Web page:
A broken record is an idiomatic expression that describes a situation in which an ongoing series of repetitions is taking place. The idiom is sometimes employed when an individual continues to bring up the same subject repeatedly within a short period of time, usually without providing any additional insights or information as part of the discussion. The development of this colorful saying has its roots in the production of acetate recordings that were popular during the first half of the 20th century, and what would happen when those acetate records were damaged in some manner.
Prior to the development and use of vinyl for long-playing records, a more rigid yet sensitive material known as acetate was used to press copies of recordings. Acetate records required very careful handling in order to prevent damage to the playing surfaces, such as scratching or even hairline cracks. When an acetate record was damaged, this would negatively impact the ability of the record player needle to track properly along the grooves of the record’s surface. Owing to the damage, the needle would often jump backward to a previous groove, or stick in the damaged one. The end result is that one small part of the recording would play again and again, unless the needle arm was manually moved forward and past the damaged area.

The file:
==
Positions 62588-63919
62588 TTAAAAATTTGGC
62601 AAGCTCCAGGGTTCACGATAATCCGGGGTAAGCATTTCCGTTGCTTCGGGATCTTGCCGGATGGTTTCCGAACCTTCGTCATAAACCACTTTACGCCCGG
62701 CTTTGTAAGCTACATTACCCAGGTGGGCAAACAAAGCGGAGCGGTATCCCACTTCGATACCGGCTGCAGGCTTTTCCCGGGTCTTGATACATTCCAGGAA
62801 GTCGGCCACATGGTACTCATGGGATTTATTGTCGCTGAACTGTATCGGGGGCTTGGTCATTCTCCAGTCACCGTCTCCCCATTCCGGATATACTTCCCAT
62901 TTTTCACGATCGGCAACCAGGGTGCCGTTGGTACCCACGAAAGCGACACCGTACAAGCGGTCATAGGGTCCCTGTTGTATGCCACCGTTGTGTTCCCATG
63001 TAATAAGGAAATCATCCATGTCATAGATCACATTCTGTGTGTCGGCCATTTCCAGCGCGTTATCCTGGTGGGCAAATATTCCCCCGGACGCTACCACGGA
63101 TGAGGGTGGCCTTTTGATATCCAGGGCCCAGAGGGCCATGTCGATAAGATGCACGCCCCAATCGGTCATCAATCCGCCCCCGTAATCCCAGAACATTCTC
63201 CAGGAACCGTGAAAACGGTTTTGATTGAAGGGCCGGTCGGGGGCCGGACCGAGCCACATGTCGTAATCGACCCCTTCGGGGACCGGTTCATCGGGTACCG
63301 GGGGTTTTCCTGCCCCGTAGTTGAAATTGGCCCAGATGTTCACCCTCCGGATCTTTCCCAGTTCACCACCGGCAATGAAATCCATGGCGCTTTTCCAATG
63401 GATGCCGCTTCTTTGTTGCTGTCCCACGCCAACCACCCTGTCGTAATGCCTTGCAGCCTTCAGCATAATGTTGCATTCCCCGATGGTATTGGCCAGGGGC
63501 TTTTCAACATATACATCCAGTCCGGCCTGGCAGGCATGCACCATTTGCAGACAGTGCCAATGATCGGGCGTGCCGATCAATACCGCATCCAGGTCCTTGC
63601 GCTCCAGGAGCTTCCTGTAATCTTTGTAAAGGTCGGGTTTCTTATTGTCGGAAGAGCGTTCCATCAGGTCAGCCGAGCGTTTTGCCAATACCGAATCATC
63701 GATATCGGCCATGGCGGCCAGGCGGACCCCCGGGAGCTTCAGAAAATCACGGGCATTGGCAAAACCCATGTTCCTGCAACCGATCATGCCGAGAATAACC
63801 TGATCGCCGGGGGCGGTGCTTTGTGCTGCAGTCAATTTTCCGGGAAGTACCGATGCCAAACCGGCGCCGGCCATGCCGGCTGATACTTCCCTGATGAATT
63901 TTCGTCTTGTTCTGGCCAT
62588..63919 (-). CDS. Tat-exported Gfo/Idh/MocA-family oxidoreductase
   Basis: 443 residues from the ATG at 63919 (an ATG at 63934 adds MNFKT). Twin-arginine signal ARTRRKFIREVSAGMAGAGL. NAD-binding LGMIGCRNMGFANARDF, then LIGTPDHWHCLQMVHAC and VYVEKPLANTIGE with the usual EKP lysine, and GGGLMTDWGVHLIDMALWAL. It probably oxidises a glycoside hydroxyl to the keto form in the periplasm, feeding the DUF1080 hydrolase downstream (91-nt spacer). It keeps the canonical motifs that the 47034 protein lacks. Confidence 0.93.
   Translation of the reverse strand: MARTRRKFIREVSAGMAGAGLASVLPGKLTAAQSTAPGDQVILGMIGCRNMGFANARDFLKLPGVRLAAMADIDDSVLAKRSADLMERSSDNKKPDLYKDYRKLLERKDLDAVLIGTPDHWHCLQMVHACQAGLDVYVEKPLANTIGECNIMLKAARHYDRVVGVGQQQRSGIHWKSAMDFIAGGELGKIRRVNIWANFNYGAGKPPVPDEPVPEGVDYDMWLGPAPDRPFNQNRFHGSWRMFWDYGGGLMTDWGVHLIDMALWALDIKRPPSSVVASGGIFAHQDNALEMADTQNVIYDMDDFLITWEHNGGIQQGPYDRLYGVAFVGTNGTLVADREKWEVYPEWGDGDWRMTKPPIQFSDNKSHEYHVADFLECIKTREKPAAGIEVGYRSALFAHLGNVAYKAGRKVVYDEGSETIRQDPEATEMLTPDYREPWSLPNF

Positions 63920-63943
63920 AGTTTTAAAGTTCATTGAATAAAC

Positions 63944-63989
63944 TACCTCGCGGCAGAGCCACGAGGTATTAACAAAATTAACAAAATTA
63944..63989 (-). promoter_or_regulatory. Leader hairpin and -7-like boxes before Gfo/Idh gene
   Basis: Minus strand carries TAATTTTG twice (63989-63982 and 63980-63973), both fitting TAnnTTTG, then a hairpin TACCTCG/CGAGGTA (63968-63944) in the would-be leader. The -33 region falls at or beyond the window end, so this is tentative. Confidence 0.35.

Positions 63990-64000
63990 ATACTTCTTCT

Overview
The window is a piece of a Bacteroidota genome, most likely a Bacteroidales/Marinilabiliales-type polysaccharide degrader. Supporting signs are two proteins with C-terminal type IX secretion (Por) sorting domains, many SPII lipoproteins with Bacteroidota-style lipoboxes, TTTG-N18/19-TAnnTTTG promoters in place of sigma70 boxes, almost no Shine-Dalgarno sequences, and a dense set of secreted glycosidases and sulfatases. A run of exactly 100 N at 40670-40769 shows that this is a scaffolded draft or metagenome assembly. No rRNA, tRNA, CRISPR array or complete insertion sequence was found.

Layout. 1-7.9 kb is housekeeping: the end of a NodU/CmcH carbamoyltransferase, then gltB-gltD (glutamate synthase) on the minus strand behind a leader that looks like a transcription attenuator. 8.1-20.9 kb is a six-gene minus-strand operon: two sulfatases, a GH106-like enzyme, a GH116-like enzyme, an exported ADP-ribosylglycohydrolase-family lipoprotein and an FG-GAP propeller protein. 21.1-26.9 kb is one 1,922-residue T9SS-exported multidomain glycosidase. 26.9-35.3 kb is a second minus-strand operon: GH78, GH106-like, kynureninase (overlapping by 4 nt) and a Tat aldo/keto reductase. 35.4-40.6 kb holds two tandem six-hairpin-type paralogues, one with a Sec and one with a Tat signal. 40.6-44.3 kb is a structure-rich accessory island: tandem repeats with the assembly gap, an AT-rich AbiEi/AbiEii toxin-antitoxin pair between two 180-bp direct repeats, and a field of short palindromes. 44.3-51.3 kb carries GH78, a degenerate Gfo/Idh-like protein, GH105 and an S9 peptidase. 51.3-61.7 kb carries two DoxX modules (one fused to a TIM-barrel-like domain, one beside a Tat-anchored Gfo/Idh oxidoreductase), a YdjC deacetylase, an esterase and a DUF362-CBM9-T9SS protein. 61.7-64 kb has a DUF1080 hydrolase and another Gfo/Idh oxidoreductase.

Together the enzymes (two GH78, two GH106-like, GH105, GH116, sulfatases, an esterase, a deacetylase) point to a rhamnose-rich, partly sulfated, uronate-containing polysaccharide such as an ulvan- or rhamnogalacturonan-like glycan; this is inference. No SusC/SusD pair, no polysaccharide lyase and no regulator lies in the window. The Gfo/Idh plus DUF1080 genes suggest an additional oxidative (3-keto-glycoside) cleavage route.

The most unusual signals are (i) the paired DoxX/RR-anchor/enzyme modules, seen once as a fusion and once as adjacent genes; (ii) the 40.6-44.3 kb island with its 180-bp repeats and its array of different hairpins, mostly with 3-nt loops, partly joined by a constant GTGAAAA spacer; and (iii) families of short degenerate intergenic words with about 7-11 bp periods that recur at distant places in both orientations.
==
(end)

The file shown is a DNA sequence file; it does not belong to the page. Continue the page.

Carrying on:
When a person continues to repeat the same words or phrases to the irritation of those who are listening, the individual is normally informed that he or she sounds like a broken record. The implication is that the point has been made and it is time to move on to other information or topics of discussion. Other colorful expressions may also be used in conjunction with the reference to being like a broken record, including informing the speaker that his or her needle is stuck. Employing these phrases is normally an attempt to prompt the individual to cease dwelling on a particular subject and move the conversation forward or change the subject altogether.
While long-playing records are now only pressed in limited editions and acetate has long since been replaced by vinyl, the reference to a broken record has continued in relatively common use in many cultures around the world. Unlike other idioms, being referred to as a broken record is consistently considered a negative characteristic, unlike other idioms in which the time, place, and setting will influence whether the idiom is a criticism or a term of endearment.